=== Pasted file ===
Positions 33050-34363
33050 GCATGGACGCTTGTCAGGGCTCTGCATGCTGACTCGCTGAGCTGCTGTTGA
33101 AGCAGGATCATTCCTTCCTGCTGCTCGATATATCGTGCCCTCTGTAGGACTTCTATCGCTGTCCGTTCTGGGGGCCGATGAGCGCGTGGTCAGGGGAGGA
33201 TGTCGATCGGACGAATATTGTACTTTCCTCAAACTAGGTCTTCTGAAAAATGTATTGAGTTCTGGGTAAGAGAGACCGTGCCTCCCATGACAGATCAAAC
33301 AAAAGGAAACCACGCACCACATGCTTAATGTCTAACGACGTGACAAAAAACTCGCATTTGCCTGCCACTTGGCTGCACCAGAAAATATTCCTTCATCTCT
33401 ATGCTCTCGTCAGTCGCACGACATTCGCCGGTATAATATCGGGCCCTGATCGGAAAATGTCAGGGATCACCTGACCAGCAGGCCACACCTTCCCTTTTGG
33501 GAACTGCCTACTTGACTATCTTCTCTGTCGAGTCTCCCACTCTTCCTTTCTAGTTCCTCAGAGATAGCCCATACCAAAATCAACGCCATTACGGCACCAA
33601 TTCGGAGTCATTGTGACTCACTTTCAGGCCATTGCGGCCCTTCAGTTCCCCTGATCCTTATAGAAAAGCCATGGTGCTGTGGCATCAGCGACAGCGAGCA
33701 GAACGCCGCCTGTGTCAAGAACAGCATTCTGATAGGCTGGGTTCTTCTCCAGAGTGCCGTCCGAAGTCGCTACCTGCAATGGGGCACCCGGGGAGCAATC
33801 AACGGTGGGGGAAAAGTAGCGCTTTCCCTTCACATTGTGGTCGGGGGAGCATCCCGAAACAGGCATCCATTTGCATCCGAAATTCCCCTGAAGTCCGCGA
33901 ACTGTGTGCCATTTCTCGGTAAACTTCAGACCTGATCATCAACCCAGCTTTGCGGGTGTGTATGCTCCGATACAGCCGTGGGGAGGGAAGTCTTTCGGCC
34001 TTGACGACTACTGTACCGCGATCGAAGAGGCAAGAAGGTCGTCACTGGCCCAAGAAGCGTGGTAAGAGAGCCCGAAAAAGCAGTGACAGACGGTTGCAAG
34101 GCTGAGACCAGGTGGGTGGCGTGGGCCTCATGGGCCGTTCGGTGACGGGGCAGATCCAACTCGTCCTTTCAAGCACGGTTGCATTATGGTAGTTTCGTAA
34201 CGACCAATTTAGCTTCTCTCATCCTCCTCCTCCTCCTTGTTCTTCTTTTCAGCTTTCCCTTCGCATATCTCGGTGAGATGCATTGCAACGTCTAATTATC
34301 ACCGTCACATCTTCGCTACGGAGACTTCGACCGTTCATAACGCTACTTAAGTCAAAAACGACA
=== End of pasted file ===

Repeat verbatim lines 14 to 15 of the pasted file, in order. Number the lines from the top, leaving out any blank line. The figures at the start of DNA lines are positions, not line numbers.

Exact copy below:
34201 CGACCAATTTAGCTTCTCTCATCCTCCTCCTCCTCCTTGTTCTTCTTTTCAGCTTTCCCTTCGCATATCTCGGTGAGATGCATTGCAACGTCTAATTATC
34301 ACCGTCACATCTTCGCTACGGAGACTTCGACCGTTCATAACGCTACTTAAGTCAAAAACGACA